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  • 作家相片Ralph M. Tsong

Are my egg donation expenses deductible?


egg donation expenses

Previously in our blog, we have discussed whether egg donor compensation is taxable and whether surrogacy expenses are deductible. In this blog, we will cover if intended parents may deduct expenses for an egg donor as deductible medical care expenses under the 26 U.S. Code Section 213(a). The answer is maybe, and surprisingly, more expenses than those that directly relate to medical expenses. 

Under Section 213(a), taxpayers may deduct expenses for medical care that exceed 7.5 percent of adjusted gross income. Medical care can be defined as amounts paid for diagnosis, cure, mitigation, treatment, or prevention of disease, 26 U.S. Code Section 213(d)(1)(a). This code also aims at issues affecting bodily functions or structures. The IRS states that preparatory expenses directly related to a medical procedure may also be deductible.  

In the private ruling letter released on May 5, 2003, a taxpayer was seeking deductions for medical expenses when she attempted pregnancy using donated eggs. We can deduce the taxpayer is a woman, because she had previously been unable to become pregnant using her own eggs and sought to implant the fertilized egg into her own body. She requested deductions for (1) the donor’s compensation (described as a fee for her time and expenses), (2) the agency fee for obtaining the donor, (3) expenses for donor’s medical and psychological testing and insurance for post-procedure expenses, and (4) legal fees for preparing a contract with the egg donor. When applying the Tax Code to this taxpayer's situation and expenses incurred in obtaining an egg donor, the IRS concluded that these expenses were closely tied to the medical procedure of assisted reproduction and were fully deductible under Section 213. Even the compensation to the egg donor and the agency fee. The reasoning in the Letter was that these expenses are to facilitate the process of overcoming infertility and achieving pregnancy, directly impacting the taxpayer’s bodily functions and fulfilling the criteria in Section 213. 

The ruling in this egg donation letter is a stark contrast to the 2021 Private Letter Ruling on whether surrogacy expenses are deductible. Both rulings address the deductibility of medical expenses associated with assisted reproduction, specifically egg donation and IVF procedures. The 2021 ruling found that expenses incurred on behalf of a third party during gestational surrogacy were not considered deductible medical expenses. The taxpayers in the 2021 ruling were a gay male couple, and the IRS ruled none of their expenses for egg donation and gestational surrogacy could be considered incurred for treatment of a disease or for the purpose of affecting the function of the taxpayer’s body (outside what directly involved their bodies such as the sperm retrieval). In contrast, the 2003 ruling was for a woman, or perhaps a couple that included a woman with an infertility diagnosis. Because she had an infertility diagnosis and intended to implant the resulting embryo(s) into her own body, every expense she requested related to the egg donation was considered incurred for the treatment of a disease.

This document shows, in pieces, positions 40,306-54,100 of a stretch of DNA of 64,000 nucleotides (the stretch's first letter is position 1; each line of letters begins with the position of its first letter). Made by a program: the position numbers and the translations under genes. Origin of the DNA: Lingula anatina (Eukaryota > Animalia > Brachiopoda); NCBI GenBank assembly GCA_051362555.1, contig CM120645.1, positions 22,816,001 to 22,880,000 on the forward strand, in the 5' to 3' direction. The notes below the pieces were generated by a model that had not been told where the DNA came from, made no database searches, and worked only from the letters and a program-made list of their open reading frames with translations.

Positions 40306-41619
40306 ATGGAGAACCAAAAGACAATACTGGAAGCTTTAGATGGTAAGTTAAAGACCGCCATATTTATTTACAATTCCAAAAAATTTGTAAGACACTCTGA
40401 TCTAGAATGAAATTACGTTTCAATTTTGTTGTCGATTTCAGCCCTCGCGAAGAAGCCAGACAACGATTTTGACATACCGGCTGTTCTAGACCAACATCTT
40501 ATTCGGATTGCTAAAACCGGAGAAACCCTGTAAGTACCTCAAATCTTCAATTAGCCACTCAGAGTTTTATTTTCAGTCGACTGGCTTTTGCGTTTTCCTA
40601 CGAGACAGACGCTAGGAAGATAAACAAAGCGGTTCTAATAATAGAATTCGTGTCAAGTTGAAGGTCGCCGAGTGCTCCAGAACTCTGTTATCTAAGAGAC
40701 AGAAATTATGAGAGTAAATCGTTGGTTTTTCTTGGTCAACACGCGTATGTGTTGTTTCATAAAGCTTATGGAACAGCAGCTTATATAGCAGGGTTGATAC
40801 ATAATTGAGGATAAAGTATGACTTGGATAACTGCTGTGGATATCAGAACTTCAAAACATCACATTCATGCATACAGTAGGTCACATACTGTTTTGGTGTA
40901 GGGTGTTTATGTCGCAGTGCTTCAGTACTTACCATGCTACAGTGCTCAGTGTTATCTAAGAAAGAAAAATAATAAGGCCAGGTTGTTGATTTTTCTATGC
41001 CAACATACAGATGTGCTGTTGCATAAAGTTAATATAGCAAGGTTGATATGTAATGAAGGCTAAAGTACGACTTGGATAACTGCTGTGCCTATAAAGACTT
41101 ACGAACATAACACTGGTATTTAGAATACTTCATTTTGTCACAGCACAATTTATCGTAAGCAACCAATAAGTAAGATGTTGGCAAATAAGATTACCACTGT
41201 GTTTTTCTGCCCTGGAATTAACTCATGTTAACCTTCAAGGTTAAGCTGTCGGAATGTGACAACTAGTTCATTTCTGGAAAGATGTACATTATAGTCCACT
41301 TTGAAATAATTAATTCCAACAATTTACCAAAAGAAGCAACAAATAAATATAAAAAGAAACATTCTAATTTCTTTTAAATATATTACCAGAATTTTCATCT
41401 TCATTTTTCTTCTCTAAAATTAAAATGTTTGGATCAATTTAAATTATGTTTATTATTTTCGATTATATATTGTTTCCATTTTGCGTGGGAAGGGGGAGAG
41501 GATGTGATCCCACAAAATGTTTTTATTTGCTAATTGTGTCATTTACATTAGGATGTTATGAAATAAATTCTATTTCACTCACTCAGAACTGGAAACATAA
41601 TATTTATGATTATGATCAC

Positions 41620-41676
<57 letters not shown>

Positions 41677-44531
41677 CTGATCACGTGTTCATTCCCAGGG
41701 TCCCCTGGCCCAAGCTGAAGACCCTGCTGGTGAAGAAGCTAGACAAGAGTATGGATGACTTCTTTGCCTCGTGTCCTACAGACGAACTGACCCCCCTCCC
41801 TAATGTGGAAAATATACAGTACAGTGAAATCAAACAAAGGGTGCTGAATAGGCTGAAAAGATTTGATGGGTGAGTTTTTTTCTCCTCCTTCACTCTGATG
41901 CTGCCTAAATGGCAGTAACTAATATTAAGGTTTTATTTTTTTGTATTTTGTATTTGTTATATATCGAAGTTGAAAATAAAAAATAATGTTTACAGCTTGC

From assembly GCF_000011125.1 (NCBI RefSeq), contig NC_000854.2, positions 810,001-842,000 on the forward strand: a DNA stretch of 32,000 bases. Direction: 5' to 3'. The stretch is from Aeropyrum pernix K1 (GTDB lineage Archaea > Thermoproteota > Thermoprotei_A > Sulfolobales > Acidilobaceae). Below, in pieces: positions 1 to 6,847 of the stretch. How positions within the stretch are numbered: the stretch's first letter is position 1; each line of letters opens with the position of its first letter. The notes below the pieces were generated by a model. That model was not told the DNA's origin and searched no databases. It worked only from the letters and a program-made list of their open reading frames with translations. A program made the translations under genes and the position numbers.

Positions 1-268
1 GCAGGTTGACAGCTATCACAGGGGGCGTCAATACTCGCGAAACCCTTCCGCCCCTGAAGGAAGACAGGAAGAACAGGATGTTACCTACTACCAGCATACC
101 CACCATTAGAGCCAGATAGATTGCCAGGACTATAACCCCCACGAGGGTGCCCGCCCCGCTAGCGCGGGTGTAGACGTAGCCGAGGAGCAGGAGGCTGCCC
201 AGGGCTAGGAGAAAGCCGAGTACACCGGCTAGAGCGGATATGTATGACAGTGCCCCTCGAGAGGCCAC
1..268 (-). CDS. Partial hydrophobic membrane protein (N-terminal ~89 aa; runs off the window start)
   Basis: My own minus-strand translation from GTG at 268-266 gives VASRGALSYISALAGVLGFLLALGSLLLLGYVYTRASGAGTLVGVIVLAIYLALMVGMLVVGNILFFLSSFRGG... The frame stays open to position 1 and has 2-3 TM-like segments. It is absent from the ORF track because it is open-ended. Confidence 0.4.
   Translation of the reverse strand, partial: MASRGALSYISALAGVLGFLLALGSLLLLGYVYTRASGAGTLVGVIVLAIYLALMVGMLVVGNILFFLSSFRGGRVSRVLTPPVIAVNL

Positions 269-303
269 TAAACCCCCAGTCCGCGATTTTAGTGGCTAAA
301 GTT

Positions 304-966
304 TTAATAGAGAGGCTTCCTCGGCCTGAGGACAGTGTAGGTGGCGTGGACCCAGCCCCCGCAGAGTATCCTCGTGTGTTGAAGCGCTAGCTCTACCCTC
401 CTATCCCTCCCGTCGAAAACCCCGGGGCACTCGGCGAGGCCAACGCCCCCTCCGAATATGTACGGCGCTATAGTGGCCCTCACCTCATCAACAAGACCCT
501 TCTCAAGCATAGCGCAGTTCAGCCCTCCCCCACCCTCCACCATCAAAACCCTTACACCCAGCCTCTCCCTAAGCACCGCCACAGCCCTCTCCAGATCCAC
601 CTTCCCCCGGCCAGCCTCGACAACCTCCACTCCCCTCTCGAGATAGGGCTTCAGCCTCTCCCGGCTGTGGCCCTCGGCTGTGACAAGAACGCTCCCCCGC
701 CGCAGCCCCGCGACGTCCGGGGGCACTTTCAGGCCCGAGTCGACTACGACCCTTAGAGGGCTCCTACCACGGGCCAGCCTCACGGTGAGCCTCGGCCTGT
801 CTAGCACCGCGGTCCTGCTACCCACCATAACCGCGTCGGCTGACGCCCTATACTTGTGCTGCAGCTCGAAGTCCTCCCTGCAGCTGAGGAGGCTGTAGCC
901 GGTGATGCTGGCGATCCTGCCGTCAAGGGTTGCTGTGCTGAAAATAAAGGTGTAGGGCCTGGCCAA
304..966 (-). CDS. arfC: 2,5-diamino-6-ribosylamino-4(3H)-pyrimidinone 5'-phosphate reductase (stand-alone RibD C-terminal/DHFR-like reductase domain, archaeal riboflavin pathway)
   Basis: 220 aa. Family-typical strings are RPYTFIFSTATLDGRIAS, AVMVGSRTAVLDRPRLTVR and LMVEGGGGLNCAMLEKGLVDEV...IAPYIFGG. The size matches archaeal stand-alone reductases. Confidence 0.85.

It might seem hard to reconcile the stark difference in outcome between these two rulings. In the 2003 egg donor ruling which allowed for the deduction of everything, there was a medical diagnosis of infertility. In the 2021 ruling which restricted deductible expenses to those directly affecting the taxpayer's body or the body of the taxpayer’s spouse, there was no medical diagnosis of infertility, but a gay male couple could not produce eggs or have a pregnancy on their own. Thus, the differences in the treatment of deductible expenses may lie in whether there is a medical finding of infertility or rather, a practical or social reason for infertility. If the facts were different and the 2003 taxpayer pursued surrogacy rather than implanting the fertilized egg into her own body, it is not clear whether the IRS would rule she could deduct surrogacy expenses. Another interesting scenario would be if the taxpayer were a gay couple or male with a medical diagnosis of infertility, whether the IRS would accept the same diagnosis to cover egg donor expenses.  

It is worth noting that a Private Letter Ruling only applies to the taxpayer requesting it and does not bind the IRS to that reasoning or decision with any other taxpayer. Nonetheless, the broader ruling in 2003 may provide a legal and medical pathway to getting egg donation and possibly surrogacy expenses deducted from one’s taxes.  

If you have questions about whether your third-party reproduction expenses are deductible, contact your tax advisor as we are not tax lawyers. When it comes to egg donation or surrogacy law, Tsong Law Group brings years of experience in this field. Message us now to find out how we can assist you. 

Read more about the deductibility of third party reproduction related expenses in our blog on egg donation expenses here. The difference in outcome may surprise you.

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